Case Control Study
Copyright ©The Author(s) 2022. Published by Baishideng Publishing Group Inc. All rights reserved.
World J Clin Cases. Sep 16, 2022; 10(26): 9254-9263
Published online Sep 16, 2022. doi: 10.12998/wjcc.v10.i26.9254
Local inflammatory response to gastroesophageal reflux: Association of gene expression of inflammatory cytokines with esophageal multichannel intraluminal impedance-pH data
Sergey Morozov, Tatyana Sentsova
Sergey Morozov, Department of Gastroenterology, Hepatology and Nutrition, Federal Research Center of Nutrition, Biotechnology and Food Safety, Moscow 115446, Russia
Tatyana Sentsova, Department of Hospital Pediatrics No. 2, Russian National Research Medical University named after N.I. Pirogov, Moscow 117997, Russia
Author contributions: Morozov S and Sentsova T designed this study; Morozov S collected and analyzed the data, performed statistical analysis, and drafted the manuscript; all authors critically revised the manuscript and approved its final version.
Supported by Ministry of Science and Higher Education, No. FGMF-2022-0005 and No. 0410-2020-0007.
Institutional review board statement: The study was reviewed and approved by Ethic Committee of Federal Research Center of Nutrition and Biotechnology (No. 2, 06FEB2017).
Informed consent statement: All study participants provided written informed consent prior to study enrollment.
Conflict-of-interest statement: Dr. Morozov reports grants from Russian Science Foundation, personal fees from AstraZeneca, personal fees from AlfaSigma, non-financial support from Laborie, personal fees from DrFalk, personal fees from Takeda, from Federal Research Center of Nutrition and Biotechnology, outside the submitted work.
Data sharing statement: Technical appendix and dataset available from the corresponding author at reasonable request. Participants gave informed consent for anonymized data sharing.
STROBE statement: The authors have read the STROBE statement – checklist of items and the manuscript was prepared and revised according to STROBE statement – checklist of items.
Open-Access: This article is an open-access article that was selected by an in-house editor and fully peer-reviewed by external reviewers. It is distributed in accordance with the Creative Commons Attribution NonCommercial (CC BY-NC 4.0) license, which permits others to distribute, remix, adapt, build upon this work non-commercially, and license their derivative works on different terms, provided the original work is properly cited and the use is non-commercial. See:
Corresponding author: Sergey Morozov, MD, PhD, Doctor, Senior Researcher, Department of Gastroenterology, Hepatology and Nutrition, Federal Research Center of Nutrition, Biotechnology and Food Safety, Kashirskoye shosse, 21, Moscow 115446, Russia.
Received: March 16, 2022
Peer-review started: March 16, 2022
First decision: April 10, 2022
Revised: April 21, 2022
Accepted: August 12, 2022
Article in press: August 12, 2022
Published online: September 16, 2022
Research background

Gastroesophageal reflux disease (GERD) has a number of manifestations, including erosive esophagitis (EE) and non-erosive form of GERD (NERD). Similar levels of intraesophageal acidity are often found in subjects with EE and NERD and little is known about the reasons.

Research motivation

Several reports suggest involvement of inflammatory cytokines in the pathogenesis of different forms of GERD. Local inflammatory response of the esophageal mucosa to gastroesophageal reflux (GER) may depend on gene expression of cytokines. However, data on the dependence of the expression on esophageal acidity are still lacking.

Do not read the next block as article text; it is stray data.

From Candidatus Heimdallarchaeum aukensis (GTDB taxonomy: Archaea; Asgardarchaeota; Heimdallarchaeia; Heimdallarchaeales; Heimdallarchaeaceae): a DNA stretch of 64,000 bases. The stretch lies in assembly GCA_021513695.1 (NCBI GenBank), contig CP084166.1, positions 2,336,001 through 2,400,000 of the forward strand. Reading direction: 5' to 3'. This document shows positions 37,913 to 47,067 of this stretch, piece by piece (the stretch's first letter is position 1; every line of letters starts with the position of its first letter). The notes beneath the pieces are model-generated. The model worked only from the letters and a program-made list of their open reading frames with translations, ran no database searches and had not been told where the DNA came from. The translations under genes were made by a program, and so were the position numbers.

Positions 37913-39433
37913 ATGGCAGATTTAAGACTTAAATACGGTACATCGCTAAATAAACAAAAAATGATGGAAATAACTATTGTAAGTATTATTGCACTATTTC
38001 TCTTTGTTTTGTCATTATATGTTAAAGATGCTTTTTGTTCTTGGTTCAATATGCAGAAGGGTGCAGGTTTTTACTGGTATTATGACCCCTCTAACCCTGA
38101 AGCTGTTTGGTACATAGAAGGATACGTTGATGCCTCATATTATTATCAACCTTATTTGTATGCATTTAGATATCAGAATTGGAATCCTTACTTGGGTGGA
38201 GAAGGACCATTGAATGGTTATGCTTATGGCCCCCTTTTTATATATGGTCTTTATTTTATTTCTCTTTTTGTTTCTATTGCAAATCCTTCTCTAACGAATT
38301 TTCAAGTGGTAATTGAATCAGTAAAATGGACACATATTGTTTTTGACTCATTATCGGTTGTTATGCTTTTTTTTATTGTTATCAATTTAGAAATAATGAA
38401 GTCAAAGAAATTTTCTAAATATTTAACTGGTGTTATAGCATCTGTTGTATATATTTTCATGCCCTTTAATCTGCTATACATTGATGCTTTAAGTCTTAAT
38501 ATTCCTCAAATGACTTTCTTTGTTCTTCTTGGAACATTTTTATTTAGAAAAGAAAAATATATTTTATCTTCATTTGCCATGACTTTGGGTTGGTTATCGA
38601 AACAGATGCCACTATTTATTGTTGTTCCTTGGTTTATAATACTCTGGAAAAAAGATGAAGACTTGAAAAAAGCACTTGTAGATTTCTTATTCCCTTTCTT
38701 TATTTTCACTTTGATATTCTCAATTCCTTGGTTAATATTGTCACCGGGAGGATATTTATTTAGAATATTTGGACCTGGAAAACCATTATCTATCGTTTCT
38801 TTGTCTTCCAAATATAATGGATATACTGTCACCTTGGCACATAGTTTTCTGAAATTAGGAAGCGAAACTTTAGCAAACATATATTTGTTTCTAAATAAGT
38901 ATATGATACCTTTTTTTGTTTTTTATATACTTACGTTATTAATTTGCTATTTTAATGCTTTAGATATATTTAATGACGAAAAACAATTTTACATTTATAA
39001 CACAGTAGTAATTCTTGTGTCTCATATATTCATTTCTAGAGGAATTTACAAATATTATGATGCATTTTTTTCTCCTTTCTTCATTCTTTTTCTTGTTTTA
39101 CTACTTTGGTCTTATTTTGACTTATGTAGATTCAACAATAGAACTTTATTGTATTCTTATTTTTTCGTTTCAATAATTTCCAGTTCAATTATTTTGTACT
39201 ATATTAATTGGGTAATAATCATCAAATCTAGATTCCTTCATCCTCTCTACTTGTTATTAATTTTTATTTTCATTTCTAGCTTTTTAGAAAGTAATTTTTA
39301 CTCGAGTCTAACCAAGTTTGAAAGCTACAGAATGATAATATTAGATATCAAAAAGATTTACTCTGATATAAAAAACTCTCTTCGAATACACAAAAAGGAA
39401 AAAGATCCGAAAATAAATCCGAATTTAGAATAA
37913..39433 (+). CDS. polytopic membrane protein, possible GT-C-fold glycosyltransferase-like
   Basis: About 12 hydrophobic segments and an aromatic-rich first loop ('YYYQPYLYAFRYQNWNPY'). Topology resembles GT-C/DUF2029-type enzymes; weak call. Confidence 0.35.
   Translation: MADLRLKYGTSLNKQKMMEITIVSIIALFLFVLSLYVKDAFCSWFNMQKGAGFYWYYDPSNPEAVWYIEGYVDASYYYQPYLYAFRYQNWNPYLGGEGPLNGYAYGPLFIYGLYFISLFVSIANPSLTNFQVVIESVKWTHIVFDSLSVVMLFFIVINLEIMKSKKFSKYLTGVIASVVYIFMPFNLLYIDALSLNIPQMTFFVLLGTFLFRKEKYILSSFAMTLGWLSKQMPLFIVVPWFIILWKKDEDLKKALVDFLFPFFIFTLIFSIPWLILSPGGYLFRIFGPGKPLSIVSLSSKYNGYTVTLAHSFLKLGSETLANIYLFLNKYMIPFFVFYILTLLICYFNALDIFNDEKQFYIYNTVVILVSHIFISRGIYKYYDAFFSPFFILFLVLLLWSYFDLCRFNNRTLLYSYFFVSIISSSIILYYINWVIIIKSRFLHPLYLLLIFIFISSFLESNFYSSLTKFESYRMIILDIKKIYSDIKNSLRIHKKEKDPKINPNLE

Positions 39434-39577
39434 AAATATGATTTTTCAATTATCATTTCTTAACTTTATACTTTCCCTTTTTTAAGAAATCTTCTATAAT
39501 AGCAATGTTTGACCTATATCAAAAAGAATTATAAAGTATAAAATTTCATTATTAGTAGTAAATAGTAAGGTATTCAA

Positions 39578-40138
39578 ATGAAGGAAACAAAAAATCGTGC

Research objectives

The objective of the study was to explore gene expression of inflammatory cytokines in esophageal mucosa in patients with EE and NERD and its association with data of esophageal multichannel intraluminal impedance-pH measurements.

Research methods

The data were obtained in a single-center prospective study. We analyzed the expression of interleukin (IL)-, IL-10, IL-18, tumor necrosis factor α (TNFA), toll-like receptor 4 (TLR4), GATA binding protein 3 (GATA3), differentiation cluster 68 (CD68), and β-2 microglobulin genes in esophageal mucosa samples obtained during endoscopy. All the subjects underwent multichannel intraluminal impedance-pH measurements. Based on the presence of abnormal results, they were allocated either to the GERD group or to the control group. The GERD group was further divided into the EE group and the NERD group. Spearman’s rank correlation analysis was used to analyze association of cytokine expression with esophageal acidity and number and types of GER.

Research results

We found higher expression of IL-18 and GATA3 genes in the EE group compared to the NERD group. Expression of IL-1β, IL-18, TNFA, and TLR4 was lower (P < 0.05) in the control group compared to EE and NERD. Esophageal acid exposure correlated with the expression of IL-1β (Spearman’s rank r = 0.29), IL-18 (r = 0.31), TNFA (r = 0.35), GATA3 (r = 0.34), and TLR4 (r = 0.29), CD68 (r = 0.37). Mean esophageal pH correlated inversely with the expression of IL-18, TNFA, GATA3, TLR4, and CD68. No association of the gene expression with number of GER was found.

Research conclusions

In patients with EE, local expression of IL-18 and GATA3 was higher compared to subjects with NERD. Esophageal acid exposure correlated directly with expression of IL-1β, IL-18, TNFA, TLR4, CD68, and β-2 microglobulin. An inverse correlation was revealed between the expression of IL-18, TNFA, GATA3, TLR4, and CD68 and mean esophageal acidity. Expression levels of IL-10 did not differ significantly in the studied groups and did not correlate with esophageal acid exposure and number of GER.

Research perspectives

Larger studies are necessary to confirm the obtained results. Assessment of the association of the local inflammatory response with concentration of bile acids within the refluxate seems promising.